• Did they understand the proposition?
  • Was the proposition appealing?
  • What were the expectations before they arrived on the site
  • Why did they come to the site initially?
  • What was their goal?
  • What is the process they went through in trying to achieve it?

Planning user tests & reviewing site data

  • Planned and conducted in person user interviews and website testing.
  • Hired a market research agency to source test participants unfamiliar with brand
  • Created test scenarios and prompt materials to emulate the beginning of the journey that most people might take.
  • Reviewed website traffic and customer feedback

Raising awareness of user testing within business

User testing script & notes

Concept prompt for testing

Analysing site data and traffic

Key insights

  • People liked proposition of the business and wanted to learn more.
  • Mobile was underperforming and was dominant way of learning more about brand
  • In observing 11 people (1 no show) in my test scenario, only 1 out of 11 participants actually understood how the proposition worked and wanted to sign up.
  • With each user test, I started to see repetition from the same emotional rollercoaster. 
  • The way that the site explained the proposition wasn’t working and users were confused at the pricing.

Sharing insights and story telling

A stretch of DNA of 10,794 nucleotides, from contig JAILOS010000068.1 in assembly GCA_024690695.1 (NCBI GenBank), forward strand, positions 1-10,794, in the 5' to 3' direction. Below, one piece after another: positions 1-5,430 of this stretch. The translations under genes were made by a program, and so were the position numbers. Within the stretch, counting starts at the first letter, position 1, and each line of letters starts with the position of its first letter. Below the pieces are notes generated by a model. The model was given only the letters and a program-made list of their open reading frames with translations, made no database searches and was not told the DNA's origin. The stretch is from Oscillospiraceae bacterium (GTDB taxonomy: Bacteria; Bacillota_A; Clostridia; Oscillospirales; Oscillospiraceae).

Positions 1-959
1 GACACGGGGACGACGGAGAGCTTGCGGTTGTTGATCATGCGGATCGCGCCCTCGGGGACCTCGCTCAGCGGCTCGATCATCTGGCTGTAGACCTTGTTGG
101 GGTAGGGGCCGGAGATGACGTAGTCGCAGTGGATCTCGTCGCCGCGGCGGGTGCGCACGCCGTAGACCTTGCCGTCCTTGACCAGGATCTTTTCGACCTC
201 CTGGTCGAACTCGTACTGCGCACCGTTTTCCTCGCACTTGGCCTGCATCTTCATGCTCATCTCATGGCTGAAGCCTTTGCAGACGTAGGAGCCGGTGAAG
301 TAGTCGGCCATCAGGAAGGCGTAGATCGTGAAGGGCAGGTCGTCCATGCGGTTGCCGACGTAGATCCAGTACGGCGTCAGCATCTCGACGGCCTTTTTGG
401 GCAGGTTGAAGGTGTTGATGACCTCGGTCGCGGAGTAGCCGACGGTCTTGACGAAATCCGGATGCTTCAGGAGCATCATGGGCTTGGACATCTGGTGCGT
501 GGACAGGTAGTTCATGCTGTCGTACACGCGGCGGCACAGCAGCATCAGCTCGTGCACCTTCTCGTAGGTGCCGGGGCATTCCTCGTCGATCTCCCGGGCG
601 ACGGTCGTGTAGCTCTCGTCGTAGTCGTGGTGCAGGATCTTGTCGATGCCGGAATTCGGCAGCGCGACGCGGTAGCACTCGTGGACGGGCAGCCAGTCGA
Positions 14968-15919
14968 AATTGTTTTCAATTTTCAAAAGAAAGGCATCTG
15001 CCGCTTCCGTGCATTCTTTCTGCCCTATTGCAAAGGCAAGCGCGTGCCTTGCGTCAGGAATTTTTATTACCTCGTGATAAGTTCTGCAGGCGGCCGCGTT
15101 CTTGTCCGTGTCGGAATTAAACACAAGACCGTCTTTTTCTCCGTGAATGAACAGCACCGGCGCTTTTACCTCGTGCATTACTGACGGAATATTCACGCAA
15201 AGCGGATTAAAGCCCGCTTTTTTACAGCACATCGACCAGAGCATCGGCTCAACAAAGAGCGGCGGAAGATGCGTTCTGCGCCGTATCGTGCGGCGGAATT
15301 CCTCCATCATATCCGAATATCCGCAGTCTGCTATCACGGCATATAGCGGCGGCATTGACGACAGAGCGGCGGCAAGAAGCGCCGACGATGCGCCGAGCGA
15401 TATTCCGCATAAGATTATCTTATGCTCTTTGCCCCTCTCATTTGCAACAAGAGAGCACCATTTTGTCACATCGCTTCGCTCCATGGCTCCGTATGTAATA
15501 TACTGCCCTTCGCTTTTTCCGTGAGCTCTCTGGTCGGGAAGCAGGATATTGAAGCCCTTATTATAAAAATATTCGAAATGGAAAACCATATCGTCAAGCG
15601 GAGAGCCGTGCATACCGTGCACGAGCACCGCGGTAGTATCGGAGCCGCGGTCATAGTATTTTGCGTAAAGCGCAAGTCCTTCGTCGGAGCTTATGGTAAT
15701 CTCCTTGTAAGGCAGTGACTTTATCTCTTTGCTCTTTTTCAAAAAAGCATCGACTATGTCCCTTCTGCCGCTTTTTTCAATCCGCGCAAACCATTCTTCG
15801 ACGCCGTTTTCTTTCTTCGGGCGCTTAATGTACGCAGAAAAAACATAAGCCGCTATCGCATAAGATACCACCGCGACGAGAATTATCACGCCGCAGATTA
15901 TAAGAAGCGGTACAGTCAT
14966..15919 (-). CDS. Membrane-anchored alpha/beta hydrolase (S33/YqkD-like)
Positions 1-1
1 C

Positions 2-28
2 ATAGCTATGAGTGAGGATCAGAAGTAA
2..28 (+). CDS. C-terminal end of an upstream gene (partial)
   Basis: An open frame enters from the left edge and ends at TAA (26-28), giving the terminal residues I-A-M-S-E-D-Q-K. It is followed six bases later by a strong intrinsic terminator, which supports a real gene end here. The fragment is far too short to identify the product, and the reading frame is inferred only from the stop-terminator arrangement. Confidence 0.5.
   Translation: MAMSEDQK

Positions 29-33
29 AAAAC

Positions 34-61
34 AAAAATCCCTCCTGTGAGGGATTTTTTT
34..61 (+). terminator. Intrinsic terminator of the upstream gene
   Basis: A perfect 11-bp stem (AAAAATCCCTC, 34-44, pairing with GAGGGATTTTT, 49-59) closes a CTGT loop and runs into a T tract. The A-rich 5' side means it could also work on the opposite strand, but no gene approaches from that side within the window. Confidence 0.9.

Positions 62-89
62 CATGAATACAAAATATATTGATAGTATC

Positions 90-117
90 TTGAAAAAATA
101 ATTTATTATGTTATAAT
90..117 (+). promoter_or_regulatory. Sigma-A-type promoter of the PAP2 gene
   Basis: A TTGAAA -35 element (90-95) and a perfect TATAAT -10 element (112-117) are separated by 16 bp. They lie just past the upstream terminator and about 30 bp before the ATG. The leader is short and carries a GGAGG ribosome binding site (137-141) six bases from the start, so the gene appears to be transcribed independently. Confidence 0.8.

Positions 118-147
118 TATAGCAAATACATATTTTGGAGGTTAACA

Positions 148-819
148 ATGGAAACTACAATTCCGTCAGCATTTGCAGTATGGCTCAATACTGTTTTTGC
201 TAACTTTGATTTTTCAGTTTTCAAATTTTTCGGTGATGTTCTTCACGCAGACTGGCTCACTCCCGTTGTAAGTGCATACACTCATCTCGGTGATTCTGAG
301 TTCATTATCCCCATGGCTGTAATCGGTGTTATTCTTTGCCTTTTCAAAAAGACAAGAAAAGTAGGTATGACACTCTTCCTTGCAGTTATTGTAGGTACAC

• Edited the live recordings of the users on the site into a hard-to-watch highlight video.
  • For the team, this was difficult for them to see. It was the first time they had been confronted with the reality of how their hard work was being received outside their loyal customer base.
  • Created a visual map of the emotional journey below.

Visual map of the emotional journey of how new customers experience the brand

The research indicated that while the proposition of the brand was strong, customers were not understanding it.  This emotional crash of misunderstanding after investing time exploring was the killer frustration point.

The new customer identified behaviours.

I continued to see patterns and groupings emerging through user tests.  New customers seemed to fall into two groups with a primary goal when determining if they would consider signing up to be a new member.   This was key to realising that we would need to create journeys that cater for both sets of user needs.